Soil Health Partnership Grows From a Desire to Thrive – Biologically and Economically!

The National Corngrowers Association started the Midwest Soil Health Partnership three years ago. Here’s what they say about the novel effort, supported at the beginning by Monsanto, The Walton Family Foundation and with technical support from The Nature Conservancy. Among its staff is Dan Towery, an agronomist from Indiana, who has been working with cover crops for decades and has been a consultant to the Oregon Ryegrass Cover Crop project for more than a decade.

This spring, the organization begins in its third year identifying, testing and measuring farm management practices that improve soil health. These include growing cover crops, practicing conservation tillage like no-till or strip-till, and using sophisticated nutrient management techniques.

 The program’s goal is to quantify the benefits of these practices from an economic standpoint, showing farmers how healthy soil benefits their bottom line. They also have positive environmental benefits, like protecting water from nutrient runoff.

Twenty-five more farms have joined the research effort, which could change the way the whole farming industry views agricultural best practices. The number of participating farms expands to 65 this year, located in eight Midwestern states. Data from farms will play a key role in widespread changes for improving soil health, said Towery, the Indiana field manager with partner Hans Kok, PhD.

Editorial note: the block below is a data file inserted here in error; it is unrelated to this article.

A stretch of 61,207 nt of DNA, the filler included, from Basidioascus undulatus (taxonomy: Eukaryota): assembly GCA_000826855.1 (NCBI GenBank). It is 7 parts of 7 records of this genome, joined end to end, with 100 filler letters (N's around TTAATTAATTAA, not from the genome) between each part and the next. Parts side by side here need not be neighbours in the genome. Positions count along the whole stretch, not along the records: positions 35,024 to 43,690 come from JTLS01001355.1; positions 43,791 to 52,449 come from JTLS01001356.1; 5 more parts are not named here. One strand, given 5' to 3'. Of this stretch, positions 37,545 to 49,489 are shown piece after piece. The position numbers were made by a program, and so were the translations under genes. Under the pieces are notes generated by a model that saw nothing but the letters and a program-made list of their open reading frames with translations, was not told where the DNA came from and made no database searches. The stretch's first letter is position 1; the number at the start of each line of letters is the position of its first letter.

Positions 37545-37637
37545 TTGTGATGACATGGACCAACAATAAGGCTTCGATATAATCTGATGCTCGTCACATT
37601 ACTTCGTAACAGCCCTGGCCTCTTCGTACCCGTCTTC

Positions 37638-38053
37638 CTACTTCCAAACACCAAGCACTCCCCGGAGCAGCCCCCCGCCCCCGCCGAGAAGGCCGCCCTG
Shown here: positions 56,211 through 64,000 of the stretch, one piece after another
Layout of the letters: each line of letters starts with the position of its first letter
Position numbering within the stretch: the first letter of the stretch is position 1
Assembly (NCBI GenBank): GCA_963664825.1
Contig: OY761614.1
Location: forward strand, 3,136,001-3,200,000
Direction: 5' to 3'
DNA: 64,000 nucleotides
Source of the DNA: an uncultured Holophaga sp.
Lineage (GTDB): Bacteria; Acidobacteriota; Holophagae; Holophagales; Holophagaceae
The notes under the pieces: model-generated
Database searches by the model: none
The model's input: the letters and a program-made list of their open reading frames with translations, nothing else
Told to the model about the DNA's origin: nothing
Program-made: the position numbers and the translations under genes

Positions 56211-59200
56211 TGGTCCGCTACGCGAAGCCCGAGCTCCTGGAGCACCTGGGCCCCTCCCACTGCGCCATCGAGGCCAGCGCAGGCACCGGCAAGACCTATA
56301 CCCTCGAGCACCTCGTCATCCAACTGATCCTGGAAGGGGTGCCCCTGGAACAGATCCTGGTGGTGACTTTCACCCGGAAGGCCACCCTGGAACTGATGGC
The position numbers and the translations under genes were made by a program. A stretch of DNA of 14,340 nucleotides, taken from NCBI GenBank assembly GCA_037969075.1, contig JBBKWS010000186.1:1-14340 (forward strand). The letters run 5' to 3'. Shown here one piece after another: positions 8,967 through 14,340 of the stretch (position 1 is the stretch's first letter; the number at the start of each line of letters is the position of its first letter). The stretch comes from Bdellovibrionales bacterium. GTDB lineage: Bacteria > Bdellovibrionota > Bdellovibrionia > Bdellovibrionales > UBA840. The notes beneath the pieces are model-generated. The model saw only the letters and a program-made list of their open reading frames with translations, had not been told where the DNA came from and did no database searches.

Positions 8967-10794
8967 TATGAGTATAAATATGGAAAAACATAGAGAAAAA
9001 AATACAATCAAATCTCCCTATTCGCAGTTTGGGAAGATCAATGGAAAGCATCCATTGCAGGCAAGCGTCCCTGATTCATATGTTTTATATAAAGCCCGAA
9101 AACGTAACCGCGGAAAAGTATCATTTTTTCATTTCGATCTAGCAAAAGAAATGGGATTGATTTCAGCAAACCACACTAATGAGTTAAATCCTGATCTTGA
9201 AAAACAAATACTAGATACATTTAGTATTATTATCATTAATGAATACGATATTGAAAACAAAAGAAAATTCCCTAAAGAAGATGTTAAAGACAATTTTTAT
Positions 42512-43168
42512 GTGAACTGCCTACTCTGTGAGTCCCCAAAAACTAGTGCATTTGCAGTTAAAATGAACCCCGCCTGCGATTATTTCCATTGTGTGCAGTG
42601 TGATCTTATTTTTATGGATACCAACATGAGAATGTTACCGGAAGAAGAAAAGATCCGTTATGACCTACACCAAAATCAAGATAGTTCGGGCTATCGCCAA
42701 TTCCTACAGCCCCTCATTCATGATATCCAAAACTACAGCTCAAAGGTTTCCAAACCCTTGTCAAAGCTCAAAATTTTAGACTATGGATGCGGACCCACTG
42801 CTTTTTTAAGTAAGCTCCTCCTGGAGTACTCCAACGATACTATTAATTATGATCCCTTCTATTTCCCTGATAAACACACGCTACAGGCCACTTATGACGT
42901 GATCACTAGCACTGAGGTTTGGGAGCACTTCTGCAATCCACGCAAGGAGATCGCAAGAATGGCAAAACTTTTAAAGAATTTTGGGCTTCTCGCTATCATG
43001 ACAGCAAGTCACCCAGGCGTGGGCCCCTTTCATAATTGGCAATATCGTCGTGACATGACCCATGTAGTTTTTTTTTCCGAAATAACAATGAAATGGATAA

From the Soil Health Partnership website, here is a goal statement:

Our ultimate goal is to measure and communicate the economic and environmental benefits of different soil management strategies, and provide a set of regionally specific, data‑driven recommendations that farmers can use to improve the productivity and sustainability of their farms. To that end, we plan to do the following:

  1. Recruit a network of demonstration farms 
    that will serve as showcases for other farmers to investigate innovative soil management practices, including reduced tillage systems, cover crops and advanced nutrient management.
  2. Establish research protocols that will allow us to measure the connection between a diverse range of soil management practices and soil health.
  3. Publish findings and recommendations 
    that highlight the economic and environmental benefits of healthy soil.
  4. Support networking and technical assistance 
    that will help growers and their advisors make decisions that will result in positive changes for the profitability of their operation and the sustainability of the soil.
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